Blog Archives

Second Annual Telling Untold Histories Unconference

From battles over children’s books to debates over the Confederate flag, the public is questioning what counts as part of our national historical narrative. Registration is now open for the second annual Telling Untold Histories, New Jersey’s unconference on public history, museums, cultural heritage and education to be held at Rutgers University-Newark on May 13, 2016. Untold Histories reflects the belief that every place, every person, and every object has a history, albeit a hidden one.

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“The Pennsylvania Turnpike: America’s First Superhighway” Exhibit at State Museum of Pennsylvania

By Curtis Miner, Senior History Curator at State Museum of Pennsylvania

When the Pennsylvania Turnpike opened in October 1940 as the first limited access “super highway” in the country, there was the sense that history was unfolding, even if its implications for how Americans might travel in the future could only be glimpsed faintly, if at all.

The press corps of the day declared it to be a “dream highway“ and America’s answer to the German Autobahn. The thousands of motorists who descended on it during its first weekend of operation, many having waited in line for hours for a chance to ride the “magic carpet” across the Alleghenies, seemed to agree. Though there were other long distance roadways then in existence, including national routes such as the Lincoln Highway, none offered the speed, convenience and safety of the new 160-mile stretch that crossed the Allegheny Mountains connecting Harrisburg to Pittsburgh.

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The Value of Volunteering and Interning

Volunteering and interning can teach you everything from why dress codes are important to why it’s important to show up on time each day. The types of responsibilities you receive are usually a little different and can be tailored around what your strengths and weaknesses are.

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Reconstructing Reconstruction: Post-Bellum Public History in the Smithsonian and National Park Systems

The September 2016 opening of the Smithsonian’s National Museum of African American History and Culture offers a timely opportunity to evaluate how existing branches of the Smithsonian represent the era of Reconstruction, a period about which public opinion “matters more than most historical subjects” because “it forces us to think about what kind of society we wish America to be,” according to historian Eric Foner in a March 2015 Op-Ed in the New York Times.

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Right to Recapture Fugitive Slaves vs. Struggle for Social Justice: Illuminating American History through Regional History

Front cover of Stealing Freedom Along the Mason-Dixon Line by Milt Diggins.

By Milt Diggins

The narratives presented occurred in the Philadelphia – Wilmington – Baltimore corridor, and offer a close up view of slave catching and kidnapping that adds insight into how this issue contributed to the sectional hostility leading to Civil War. I had decided to build the narrative outward, using Thomas McCreary and his community as the framework for examining the issue of slave catching and kidnapping. This unique approach enabled a closer view of multiple perspectives held by those caught up in the animosity and violence. The addition of McCreary’s community provided additional depth to the story.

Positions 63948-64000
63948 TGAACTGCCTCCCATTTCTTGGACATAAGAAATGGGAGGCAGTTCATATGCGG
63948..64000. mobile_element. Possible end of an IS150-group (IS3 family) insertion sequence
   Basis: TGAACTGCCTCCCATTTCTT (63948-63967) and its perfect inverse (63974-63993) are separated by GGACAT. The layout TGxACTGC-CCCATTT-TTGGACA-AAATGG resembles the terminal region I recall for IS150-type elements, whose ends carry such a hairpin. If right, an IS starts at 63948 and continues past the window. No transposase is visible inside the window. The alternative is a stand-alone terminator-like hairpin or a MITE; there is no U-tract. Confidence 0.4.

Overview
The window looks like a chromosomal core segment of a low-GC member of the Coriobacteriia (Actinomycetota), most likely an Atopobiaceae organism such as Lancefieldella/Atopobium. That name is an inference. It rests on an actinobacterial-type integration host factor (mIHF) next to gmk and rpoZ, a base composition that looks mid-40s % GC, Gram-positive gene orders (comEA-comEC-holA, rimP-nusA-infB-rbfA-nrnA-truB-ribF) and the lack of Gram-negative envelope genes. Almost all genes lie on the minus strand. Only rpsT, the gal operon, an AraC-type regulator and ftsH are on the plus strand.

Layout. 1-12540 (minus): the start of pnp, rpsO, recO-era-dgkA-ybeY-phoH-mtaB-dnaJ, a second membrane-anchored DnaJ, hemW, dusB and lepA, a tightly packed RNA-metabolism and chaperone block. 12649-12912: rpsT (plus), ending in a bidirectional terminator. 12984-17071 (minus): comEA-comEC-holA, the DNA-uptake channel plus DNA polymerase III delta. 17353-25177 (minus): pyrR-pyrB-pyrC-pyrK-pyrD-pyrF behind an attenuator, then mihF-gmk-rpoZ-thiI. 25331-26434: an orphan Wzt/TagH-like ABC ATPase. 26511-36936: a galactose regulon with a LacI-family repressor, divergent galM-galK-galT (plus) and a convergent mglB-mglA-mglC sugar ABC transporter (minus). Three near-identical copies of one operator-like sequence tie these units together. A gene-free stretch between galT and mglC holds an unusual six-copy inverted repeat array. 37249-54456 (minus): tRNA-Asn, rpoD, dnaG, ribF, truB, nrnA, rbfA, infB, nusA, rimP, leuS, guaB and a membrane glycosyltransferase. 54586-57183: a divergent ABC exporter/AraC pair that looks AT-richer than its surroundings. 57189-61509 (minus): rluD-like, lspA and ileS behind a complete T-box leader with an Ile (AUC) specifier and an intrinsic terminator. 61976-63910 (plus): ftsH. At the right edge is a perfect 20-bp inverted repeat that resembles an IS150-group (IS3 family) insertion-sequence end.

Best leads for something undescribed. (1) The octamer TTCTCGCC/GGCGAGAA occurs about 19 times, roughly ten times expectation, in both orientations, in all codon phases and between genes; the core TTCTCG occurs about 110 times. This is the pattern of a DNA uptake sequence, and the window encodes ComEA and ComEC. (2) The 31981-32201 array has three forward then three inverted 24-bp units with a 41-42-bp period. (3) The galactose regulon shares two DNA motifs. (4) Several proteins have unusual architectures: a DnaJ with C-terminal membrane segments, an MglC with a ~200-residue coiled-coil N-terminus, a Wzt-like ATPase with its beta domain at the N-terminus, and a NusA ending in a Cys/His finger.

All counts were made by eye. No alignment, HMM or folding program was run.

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Elfreth’s Alley: Embracing A First Research Project in the World of Public History

An image of Elfreth's Alley in 1980. (Photo taken from Library of Congress.)

When I started on my very first project, the only experience I had (that even came close to this type of endeavor) was writing my capstones and my Honors project (essentially all fancy terms for a thesis, of which I had to write three). While I thought the experience of having to write two capstone projects- including eight, yes eight, drafts of my English capstone- in one semester had prepared me, I was quite wrong.

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All Quiet on the Southern front (of Pennsylvania): A Recap of a WWI Symposium in York, Pennsylvania

Which one is the real "Black Jack" Pershing? (Here's a hint, the Pershing image on the right is courtesy of the Library of Congress.)

The East Coast Branch of the WFA holds two World War I seminars every year in the Washington, D.C., Baltimore, and Philadelphia areas, bringing together scholars, students, and others who are interested in learning more about the “War to End All Wars.” This fall’s symposium took place on October 24th at the York County Heritage Trust and involved a full day of activities.

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MARCH publishes news of interest to public humanities professionals in the Mid-Atlantic region of New York, New Jersey, Pennsylvania, Delaware, Maryland, and the District of Columbia. Suggestions and submissions are welcome.

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